So tell me how you came to NY and got into making clothing. 

Sveta:  My parents came to NY ahead of my brother and me via the green card lottery. I stayed in Moscow to further study and later followed them with the hopes of becoming a vet.  I studied veterinary technology and worked as a nurse for 6 years in Brooklyn for a brilliant doctor.  In the meantime I had met my husband and became pregnant. I stopped working with the vet during this time and found myself bored and restless.  

 

I’m guessing this is where Pipsqueak comes in…?

Sveta:  Yes - so I knew how to knit from when my mother had taught me in Moscow. In the beginning I knitted  a small group of simple caps with pom poms for kids made out of luxurious hand dyed yarns. I would take a few in a basket directly to owners of stores in Soho without any concrete idea of how the retail/wholesale worked.  

I began with a few shops and did consignment and they sold out immediately so I went to a few more stores. Things grew from there and suddenly I had a small business. 

Where does the name Pip-squeak Chapeau come from?

Pip-squeak Chapeau is a reference to a French fairy tale “Chapeau Klyack” that I used to have read to me in Moscow as a child. Klyack was a mean old woman with a hat represented by a splash of ink. Pip-squeak was a reference to the little kid. Overall, just like the business itself, the name was a bit of a tongue in cheek joke.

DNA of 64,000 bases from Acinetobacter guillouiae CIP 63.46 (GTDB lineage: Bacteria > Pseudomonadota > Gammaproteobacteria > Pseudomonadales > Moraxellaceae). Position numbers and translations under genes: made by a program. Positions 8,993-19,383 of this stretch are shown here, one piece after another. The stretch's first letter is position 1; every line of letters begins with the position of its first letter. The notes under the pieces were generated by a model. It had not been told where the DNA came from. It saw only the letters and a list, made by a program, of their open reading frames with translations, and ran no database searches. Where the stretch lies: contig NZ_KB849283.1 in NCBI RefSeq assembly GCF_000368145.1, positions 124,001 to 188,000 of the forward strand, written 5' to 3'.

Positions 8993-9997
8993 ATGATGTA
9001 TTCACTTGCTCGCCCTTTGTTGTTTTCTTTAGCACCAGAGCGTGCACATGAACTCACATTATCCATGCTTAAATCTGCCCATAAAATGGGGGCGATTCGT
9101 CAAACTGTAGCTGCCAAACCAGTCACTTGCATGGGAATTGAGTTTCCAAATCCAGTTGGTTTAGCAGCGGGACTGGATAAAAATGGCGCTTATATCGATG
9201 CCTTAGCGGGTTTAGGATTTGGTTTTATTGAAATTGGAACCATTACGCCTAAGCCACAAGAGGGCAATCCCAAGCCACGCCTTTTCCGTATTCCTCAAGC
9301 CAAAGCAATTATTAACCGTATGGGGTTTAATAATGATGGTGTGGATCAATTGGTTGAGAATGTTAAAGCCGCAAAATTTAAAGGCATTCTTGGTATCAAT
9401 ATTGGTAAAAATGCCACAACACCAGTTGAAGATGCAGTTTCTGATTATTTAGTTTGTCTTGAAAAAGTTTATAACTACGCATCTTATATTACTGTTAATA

So the line grew. I added a few kids clothing pieces and people then started asking me for the same clothing for adults.  I started with a few dresses and kimono pants (these are still in the line today) and they just kept selling.  The concept for the line has always been organic and simple. I don’t follow or care about trends in fashion. What I make is simple, well made, sturdy, not fussy – using quality fabrics and hands on craftsmanship. I want women of all sizes and ages to feel beautiful and comfortable. Pip-squeak Chapeau is meant to be effortless.  easy care, rugged and allowing the wearer to assemble the pieces to fit into their sense of style; as if, carrying on the spirit of the person who wears it.  13 years ago I decided to open my shop in Brooklyn.  I found a wonderful small factory of artisans who make the clothes for me and I have been working with them ever since. I refuse to compromise on fabric and quality of construction and personal connection with everyone who is involved in what we make. It’s not cheap for that reason.  It’s not meant to be precious, but instead is meant to be used and worn over and over – year after year. 

I do think nature inspires my work. I like to think I instill the movement of trees and water into my design.  Even the most gorgeous clothing is not beautiful without movement. It is always on my mind as I design.

Any thoughts on where we are now in these turbulent times? 

Sveta:  One thought is that this is a time when we all need to realign with nature and rethink the idea that we, as humans, are smarter, more powerful and all important.  All of this upheaval is hopefully leading us to a shift of priorities. I wish all children had a chance to learn through nature and learn to be at one with nature. Building confidence, skills and knowledge in forest schools, instead of desks and a dead-set curriculum. Wilderness is not scary, but humans certainly are :)